MARSHALL - Marshall's newest public artwork is on track to be unveiled this summer. Sculptor John Sterner and supporters of the Mrs. Whitney statue project said Wednesday that the statue's design is complete, and it's in the process of being cast. The goal is for the finished statue to be ready for Sounds of Summer in August, said Marshall Community Services Director Harry Weilage.
The process of designing a statue to honor Mary Whitney, the woman who named the city of Marshall, has been ongoing for more than three years. The project was marked by tragedy when local artist Jim Dahl, the original sculptor, died suddenly in 2012. The Whitney statue committee was left with the question of whether to finish Dahl's design.
"We decided not to modify Jim's design or complete it," said committee member Jim Swartz. It wouldn't be quite the same to have a different artist finish the statue. "We wanted to respect his vision."
John Sterner stands with his completed sculpture for the Mrs. Whitney statue project.
Instead, Sterner was commissioned to design a new statue. Sterner had worked with Dahl in the past and was familiar with the Whitney statue project.
"I started drawing out thoughts," and looking to period photos as a design reference, Sterner said. He also wanted to incorporate parts of Whitney's background and history, and the story of Marshall's naming.
In 1872, Mary Whitney was helping to prepare a meal for railroad developers discussing what the name of the new city should be, said committee member Ellayne Conyers. Whitney suggested that the town be named after the new post office, which was called Marshall after Minnesota Governor William Marshall.
In the statue, Mrs. Whitney will be pouring out water, as she did during the ceremony that baptized the city of Marshall with its new name, Conyers said. Sterner designed both the water and Mrs. Whitney's dress and hair as if they were being blown by the wind.
"I like to have a little motion in my work," Sterner said. "We don't know if it was a windy day, but it was Marshall, so probably."
Sterner said he also took the statue's intended setting into account when sculpting it. The sculpture will be placed across East College Drive from the Liberty Park bandshell. Travelers on East College Drive will see different angles of the sculpture as the road curves past the 3rd Street connection.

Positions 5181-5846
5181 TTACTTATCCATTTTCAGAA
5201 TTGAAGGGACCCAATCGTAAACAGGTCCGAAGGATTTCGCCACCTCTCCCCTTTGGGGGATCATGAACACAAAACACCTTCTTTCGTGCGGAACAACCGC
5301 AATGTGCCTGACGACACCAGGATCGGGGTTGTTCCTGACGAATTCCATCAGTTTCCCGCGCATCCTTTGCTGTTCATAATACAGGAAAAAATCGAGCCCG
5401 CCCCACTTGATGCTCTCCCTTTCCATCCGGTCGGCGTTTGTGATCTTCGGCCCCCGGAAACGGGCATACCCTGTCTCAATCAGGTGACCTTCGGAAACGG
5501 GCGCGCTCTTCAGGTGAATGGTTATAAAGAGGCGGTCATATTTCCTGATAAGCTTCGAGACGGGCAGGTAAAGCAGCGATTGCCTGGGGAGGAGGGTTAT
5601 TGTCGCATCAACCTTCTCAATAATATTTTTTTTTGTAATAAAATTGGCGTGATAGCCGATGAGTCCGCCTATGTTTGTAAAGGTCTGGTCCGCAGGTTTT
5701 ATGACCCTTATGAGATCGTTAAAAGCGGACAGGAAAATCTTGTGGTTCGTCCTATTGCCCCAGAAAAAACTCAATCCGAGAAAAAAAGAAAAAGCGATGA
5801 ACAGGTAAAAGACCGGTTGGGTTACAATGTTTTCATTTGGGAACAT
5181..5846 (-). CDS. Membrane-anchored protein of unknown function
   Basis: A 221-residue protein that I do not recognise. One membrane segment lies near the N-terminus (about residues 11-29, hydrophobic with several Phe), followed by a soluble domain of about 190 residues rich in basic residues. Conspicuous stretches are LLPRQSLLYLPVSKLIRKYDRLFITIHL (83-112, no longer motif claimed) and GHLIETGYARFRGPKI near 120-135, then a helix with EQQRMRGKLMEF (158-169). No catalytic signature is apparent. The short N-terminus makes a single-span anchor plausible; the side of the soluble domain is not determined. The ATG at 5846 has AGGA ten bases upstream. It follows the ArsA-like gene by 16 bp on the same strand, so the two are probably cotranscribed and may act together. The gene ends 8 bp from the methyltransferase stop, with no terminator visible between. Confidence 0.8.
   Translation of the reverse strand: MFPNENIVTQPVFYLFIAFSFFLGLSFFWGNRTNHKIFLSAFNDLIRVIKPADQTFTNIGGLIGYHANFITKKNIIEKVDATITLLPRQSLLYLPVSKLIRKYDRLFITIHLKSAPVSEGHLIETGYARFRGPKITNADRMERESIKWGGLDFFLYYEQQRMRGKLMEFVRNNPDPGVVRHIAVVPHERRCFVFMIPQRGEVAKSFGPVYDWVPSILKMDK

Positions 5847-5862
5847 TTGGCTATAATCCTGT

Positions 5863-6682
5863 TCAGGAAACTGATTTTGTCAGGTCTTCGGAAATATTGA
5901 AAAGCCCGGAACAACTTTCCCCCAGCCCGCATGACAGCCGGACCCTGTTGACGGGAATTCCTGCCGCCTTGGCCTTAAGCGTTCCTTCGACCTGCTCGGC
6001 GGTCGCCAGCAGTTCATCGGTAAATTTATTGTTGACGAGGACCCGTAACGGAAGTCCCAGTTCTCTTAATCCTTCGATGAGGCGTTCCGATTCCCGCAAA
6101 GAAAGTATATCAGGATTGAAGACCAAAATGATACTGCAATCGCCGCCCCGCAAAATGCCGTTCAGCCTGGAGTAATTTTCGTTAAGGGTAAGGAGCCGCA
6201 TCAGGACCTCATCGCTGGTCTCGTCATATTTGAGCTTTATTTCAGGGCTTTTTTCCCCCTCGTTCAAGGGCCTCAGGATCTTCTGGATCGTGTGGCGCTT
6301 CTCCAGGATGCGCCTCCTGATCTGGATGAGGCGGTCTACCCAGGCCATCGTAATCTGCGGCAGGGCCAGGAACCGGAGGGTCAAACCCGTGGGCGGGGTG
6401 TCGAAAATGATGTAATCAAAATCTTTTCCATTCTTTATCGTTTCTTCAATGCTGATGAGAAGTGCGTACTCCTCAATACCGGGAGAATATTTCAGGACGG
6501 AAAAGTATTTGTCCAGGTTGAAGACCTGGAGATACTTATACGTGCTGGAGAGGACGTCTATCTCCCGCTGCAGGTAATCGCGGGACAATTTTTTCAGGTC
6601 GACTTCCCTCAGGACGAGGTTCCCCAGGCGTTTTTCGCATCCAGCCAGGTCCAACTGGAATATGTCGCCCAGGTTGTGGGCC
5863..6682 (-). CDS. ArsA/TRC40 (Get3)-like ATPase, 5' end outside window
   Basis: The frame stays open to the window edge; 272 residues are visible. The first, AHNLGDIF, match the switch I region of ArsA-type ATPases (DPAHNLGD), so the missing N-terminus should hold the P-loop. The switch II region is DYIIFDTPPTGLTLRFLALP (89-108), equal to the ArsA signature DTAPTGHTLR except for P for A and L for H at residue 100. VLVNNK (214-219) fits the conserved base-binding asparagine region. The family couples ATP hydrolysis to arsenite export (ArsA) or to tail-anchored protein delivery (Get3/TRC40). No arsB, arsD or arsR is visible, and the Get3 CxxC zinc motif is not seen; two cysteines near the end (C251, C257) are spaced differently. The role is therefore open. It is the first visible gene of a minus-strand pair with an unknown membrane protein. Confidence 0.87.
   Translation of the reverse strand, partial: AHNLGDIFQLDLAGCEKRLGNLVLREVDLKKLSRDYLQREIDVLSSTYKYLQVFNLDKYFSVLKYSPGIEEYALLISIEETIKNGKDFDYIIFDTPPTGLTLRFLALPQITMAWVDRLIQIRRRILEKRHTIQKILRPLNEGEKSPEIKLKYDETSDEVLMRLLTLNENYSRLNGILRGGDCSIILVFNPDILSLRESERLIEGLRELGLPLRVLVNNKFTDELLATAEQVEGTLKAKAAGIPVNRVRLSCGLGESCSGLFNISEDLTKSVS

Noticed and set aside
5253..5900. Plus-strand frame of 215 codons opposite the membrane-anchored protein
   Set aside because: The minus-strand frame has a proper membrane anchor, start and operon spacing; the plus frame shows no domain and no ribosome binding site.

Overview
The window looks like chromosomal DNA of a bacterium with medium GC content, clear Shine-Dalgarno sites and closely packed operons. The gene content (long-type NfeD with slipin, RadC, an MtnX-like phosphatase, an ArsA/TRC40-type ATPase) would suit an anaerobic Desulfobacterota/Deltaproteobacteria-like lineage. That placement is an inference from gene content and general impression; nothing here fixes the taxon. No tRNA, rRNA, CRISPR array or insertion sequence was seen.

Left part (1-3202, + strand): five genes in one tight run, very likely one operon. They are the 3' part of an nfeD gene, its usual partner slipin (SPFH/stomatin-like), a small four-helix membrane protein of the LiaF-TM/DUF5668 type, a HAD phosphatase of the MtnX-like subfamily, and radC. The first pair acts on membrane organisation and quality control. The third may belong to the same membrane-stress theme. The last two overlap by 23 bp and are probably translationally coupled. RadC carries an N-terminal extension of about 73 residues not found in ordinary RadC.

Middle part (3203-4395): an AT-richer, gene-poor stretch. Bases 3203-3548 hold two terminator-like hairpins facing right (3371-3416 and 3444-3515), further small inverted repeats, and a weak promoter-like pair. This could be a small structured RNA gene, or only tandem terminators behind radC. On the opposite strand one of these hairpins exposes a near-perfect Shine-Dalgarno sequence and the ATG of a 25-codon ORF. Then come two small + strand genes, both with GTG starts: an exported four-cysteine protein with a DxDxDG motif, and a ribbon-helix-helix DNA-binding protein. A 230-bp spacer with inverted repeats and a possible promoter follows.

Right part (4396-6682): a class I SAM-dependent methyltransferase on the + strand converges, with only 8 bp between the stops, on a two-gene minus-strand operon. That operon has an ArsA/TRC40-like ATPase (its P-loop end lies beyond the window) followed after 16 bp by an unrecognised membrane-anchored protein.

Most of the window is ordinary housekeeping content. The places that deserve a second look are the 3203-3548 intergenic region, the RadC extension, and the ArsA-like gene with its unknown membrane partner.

"I kind of see it like a movie," Sterner said.
"One of the things I like about it is it's not what you'd expect to see," Swartz said of Sterner's design.
The statue is being cast by Bill and Zach Cole at the Anurag Art Foundry in Stillwater. Sterner said the Coles have done excellent work in the past. They had also cast the tiger mascot sculpture Sterner designed for Marshall High School.
Sterner said the Mrs. Whitney sculpture will be cast in many smaller pieces, and then welded together and smoothed out. As of this week, he said, "The head's been cast, and the forearms and hands have been cast."
The completed statue will be part of a larger vision for downtown Marshall as an arts and entertainment district, Weilage said. Projects like Memorial Park and three downtown murals will all help contribute to that vision, he said. The statue project received state Legacy funding, as well as funding from the Southwest Minnesota Arts and Humanities Council and private donations.
The finished statue will be dedicated during this year's Sounds of Summer celebration, the week of Aug. 15, Weilage said. Weilage said bricks will be sold to help support the statue project, similar to the development of the 9/11 Memorial Park. Individuals and businesses can purchase a brick with donations of $125, $500 or $1,000. More information is available at the MAFAC office.